Tilly and The Wall

Miss Fliss 05/10/2008

For the uninitiated, Tilly and The Wall's most marked feature is that they tap-dance in lieu of drum beats. The Nebraskan band are also famed for their connection with Conor Oberst of Bright Eyes, whom some of the members were formerly in a band with and with whom the band share great friendship. Onstage, the largely female quintet look wide-eyed wild and smiley with enjoyment - adorned in passionately colourful clothes that out-do Karen O in the brilliant and unique stakes, they provide much needed refreshment from the drab dull male indie bands that can dominate the UK gig scene. They make me want to tap-dance along to their songs, inspire in me a feeling of giddy silly grin-happy glee.

The band's perfectly realised debut album, Wild Like Children, provided a Technicolour daydream world, of thoughtful child-like state (innocence), and the most beauteous melody I've ever known. Cheerleader chants, grinning cheery singing, swells of choral optimism, romantic worlds, all kinds of hedonistic fairytales: 'Slow dancing to tunes of Billie Holiday' (from Fell Down The Stairs on their debut)… 'We got a bottle of wine, a fresh pack of smokes/ we're gonna end up screaming around some midnight garage sale...oh the push and pull of everything/oh this nightmare of electricity/we are the living dead, the living dead (from the 2006 song Nights Of The Living Dead). The band herald in sheer belonging and meaning: rejoice and welcome. Here is a gang, escapism into a friendly cartoon-fun sphere. Those with a downtrodden spirit, prepare to be uplifted in an instant. From the vehement glory of the delivery of 'I wanna fuck it up/I wanna fuck it up/I wanna fuck it up!' to the life-affirming vigour of shouting out: 'And I feel so alive and I feel so alive and I feel so alive and I feel so alive/and I FEEL!', Tilly's world seems to cure everything, giving us anthems to keep close to the chest; a magical world, a weapon against all misery.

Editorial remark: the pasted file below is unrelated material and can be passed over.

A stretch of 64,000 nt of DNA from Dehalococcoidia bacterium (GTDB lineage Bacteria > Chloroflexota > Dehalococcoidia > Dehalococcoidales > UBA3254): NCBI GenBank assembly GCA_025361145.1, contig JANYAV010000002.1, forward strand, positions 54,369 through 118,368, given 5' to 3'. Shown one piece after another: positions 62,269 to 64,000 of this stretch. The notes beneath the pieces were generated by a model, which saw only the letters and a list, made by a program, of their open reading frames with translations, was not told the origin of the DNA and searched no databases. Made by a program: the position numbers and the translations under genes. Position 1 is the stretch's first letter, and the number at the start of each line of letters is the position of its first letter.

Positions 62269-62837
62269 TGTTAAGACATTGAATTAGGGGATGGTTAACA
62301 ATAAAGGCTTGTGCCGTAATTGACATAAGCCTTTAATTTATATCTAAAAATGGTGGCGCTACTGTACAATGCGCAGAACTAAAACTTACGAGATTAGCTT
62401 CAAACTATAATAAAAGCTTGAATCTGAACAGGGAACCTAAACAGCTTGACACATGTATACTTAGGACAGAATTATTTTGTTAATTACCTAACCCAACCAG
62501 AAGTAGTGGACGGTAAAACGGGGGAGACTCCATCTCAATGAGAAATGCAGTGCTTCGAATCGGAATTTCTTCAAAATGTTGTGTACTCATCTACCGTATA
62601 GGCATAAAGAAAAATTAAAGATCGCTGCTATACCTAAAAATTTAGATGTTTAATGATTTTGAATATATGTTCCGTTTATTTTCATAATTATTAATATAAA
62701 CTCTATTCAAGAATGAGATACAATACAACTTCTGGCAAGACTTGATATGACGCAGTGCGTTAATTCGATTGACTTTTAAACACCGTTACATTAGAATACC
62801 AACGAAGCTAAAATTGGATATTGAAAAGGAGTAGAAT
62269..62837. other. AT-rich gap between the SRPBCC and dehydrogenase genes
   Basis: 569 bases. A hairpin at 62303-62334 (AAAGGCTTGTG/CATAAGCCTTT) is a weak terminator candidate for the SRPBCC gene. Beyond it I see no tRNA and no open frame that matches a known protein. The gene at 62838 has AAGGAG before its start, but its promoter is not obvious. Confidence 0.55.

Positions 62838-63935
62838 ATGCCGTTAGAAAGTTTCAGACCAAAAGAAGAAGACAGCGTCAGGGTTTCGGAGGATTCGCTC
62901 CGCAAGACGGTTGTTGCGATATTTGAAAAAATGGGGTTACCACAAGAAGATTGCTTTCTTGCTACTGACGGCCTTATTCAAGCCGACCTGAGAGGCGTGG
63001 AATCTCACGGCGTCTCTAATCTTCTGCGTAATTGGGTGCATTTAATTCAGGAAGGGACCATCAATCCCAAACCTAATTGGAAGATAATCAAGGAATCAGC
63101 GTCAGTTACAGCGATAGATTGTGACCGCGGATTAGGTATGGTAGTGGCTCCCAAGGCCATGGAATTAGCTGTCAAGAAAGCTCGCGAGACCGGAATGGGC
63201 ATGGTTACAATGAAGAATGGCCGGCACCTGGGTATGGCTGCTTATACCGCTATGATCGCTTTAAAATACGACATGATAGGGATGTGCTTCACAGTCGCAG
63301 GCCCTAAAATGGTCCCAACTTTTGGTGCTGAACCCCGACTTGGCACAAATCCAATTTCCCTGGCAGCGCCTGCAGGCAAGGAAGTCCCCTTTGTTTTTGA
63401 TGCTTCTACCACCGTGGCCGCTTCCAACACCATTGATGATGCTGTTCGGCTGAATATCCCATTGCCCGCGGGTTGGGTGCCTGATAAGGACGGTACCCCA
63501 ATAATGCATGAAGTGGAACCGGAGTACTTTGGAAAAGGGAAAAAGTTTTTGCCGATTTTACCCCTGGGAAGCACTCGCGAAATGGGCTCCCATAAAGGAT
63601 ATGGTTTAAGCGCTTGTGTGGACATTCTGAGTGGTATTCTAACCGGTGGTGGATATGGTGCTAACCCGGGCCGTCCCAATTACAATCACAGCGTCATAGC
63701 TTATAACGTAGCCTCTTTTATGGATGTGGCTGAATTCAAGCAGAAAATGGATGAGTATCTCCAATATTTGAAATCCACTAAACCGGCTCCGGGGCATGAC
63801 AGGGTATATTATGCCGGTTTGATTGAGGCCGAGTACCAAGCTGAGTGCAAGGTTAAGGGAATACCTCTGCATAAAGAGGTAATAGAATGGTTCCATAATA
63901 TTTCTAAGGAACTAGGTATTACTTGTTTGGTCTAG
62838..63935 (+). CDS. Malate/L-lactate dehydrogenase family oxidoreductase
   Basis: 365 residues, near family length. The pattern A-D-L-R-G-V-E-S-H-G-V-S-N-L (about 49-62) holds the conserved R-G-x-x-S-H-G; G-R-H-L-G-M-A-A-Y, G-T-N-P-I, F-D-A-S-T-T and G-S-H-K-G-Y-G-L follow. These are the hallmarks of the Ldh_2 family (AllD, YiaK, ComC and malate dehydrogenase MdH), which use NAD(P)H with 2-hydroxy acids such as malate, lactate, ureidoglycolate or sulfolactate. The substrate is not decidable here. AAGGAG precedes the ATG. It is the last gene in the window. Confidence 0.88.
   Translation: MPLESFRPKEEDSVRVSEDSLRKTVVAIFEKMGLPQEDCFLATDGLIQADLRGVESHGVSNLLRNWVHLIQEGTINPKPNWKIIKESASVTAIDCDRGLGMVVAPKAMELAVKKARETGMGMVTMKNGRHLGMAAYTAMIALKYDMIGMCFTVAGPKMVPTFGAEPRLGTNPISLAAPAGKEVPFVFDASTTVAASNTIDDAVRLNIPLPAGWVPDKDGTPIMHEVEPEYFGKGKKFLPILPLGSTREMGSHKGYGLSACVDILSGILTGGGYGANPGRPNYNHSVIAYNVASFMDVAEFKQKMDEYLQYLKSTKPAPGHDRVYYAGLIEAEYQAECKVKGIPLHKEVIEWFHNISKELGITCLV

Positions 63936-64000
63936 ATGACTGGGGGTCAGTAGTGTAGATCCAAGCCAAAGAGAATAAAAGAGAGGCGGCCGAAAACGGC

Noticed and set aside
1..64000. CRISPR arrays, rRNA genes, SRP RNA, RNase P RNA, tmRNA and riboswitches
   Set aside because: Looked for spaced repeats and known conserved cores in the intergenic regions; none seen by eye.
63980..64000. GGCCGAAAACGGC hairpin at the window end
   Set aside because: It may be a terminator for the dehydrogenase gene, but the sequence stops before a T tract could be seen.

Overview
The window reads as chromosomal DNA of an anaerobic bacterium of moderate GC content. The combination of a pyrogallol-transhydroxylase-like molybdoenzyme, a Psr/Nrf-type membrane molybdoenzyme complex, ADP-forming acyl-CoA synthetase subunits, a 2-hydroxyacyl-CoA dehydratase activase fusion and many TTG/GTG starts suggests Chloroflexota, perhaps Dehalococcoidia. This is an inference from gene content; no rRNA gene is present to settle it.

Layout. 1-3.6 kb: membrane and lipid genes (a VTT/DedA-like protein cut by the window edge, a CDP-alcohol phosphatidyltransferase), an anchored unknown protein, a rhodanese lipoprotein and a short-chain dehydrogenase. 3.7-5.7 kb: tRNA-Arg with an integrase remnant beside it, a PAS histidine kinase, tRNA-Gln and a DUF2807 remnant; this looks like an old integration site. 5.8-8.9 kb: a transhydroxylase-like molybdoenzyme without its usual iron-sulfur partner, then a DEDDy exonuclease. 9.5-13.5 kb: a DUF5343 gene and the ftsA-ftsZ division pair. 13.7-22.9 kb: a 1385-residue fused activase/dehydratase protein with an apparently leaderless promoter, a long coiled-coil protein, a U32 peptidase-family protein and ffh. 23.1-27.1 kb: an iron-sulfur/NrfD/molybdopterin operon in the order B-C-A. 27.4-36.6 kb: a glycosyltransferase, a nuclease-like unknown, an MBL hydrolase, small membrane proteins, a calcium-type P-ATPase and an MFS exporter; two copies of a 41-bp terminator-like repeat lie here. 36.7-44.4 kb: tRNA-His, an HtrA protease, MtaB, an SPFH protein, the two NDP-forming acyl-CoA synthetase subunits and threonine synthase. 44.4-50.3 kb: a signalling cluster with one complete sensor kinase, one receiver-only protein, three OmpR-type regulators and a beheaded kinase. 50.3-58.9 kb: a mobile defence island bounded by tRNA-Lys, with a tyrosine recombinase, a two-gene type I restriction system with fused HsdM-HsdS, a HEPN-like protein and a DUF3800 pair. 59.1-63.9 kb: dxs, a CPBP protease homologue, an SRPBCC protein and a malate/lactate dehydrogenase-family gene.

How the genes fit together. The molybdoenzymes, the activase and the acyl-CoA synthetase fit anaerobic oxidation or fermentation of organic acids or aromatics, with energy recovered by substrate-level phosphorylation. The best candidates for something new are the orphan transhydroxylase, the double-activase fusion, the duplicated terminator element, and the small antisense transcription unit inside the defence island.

They truly are a band to treasure, and I find it surreal that the pop crossover possibilities they indulge so magnificently in have not been taken up by the populace at large. If the world only knew! I was once told by an NME journalist that though Tilly and The Wall were a hit in parts of the office, they would not be gracing the cover…because they are girls. Shocking.

GIITTV decided to interview Tilly and the Wall's keyboardist Nick, in anticipation of their third album, O

How do you describe your new songs, compared with your last album, Bottoms of Barrels?
Our goal with the new album in general was to try new things and push ourselves to make a different album than both our previous two.

To me, the new album covers a wider range of emotions and topics, and the sounds are more varied.

The single Pot Kettle Black feels more rocky and guitarry to me.. a bit dirty sounding like The Kills. It doesn't sound like usual Tilly. And you're using drums. How come you've gone in this direction?